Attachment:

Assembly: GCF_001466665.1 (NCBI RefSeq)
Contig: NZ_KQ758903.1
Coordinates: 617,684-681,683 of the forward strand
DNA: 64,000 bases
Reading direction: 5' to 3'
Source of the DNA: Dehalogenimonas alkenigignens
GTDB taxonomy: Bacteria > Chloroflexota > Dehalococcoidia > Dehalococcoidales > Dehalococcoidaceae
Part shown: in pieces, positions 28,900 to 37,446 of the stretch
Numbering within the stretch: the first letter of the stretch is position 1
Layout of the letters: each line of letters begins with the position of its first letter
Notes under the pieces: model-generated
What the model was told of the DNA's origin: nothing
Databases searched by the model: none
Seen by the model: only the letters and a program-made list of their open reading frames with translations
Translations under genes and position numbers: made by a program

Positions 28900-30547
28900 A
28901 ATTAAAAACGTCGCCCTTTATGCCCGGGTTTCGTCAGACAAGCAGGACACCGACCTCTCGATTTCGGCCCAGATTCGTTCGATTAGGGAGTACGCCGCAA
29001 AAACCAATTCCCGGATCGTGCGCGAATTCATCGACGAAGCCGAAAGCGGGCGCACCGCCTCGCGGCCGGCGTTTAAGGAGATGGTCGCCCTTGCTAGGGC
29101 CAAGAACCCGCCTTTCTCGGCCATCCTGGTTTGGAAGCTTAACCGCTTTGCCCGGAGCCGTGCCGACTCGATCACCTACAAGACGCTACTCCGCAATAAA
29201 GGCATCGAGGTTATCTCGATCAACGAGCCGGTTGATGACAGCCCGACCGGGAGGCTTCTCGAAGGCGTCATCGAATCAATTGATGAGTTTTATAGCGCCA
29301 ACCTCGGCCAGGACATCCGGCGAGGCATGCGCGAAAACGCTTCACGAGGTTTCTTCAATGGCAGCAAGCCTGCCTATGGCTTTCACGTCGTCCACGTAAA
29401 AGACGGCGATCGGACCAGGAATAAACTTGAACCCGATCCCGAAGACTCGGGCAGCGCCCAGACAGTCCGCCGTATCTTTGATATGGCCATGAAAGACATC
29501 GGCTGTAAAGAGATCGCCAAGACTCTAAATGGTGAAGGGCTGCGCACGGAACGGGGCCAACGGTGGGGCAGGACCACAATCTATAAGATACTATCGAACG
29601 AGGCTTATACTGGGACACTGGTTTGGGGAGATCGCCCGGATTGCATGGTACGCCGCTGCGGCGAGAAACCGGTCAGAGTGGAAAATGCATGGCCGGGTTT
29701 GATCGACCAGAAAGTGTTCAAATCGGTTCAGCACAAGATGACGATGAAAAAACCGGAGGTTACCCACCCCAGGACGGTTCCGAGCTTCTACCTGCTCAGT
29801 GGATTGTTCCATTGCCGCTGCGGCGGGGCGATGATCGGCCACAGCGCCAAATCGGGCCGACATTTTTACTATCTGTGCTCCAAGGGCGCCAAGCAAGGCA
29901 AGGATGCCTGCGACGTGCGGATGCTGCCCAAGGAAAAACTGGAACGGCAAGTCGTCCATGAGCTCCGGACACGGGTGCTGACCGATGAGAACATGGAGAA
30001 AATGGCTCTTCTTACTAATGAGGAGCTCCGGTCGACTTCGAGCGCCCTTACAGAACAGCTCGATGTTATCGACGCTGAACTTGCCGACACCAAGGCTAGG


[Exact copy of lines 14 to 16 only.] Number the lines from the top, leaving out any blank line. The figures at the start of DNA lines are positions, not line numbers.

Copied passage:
Seen by the model: only the letters and a program-made list of their open reading frames with translations
Translations under genes and position numbers: made by a program

Positions 28900-30547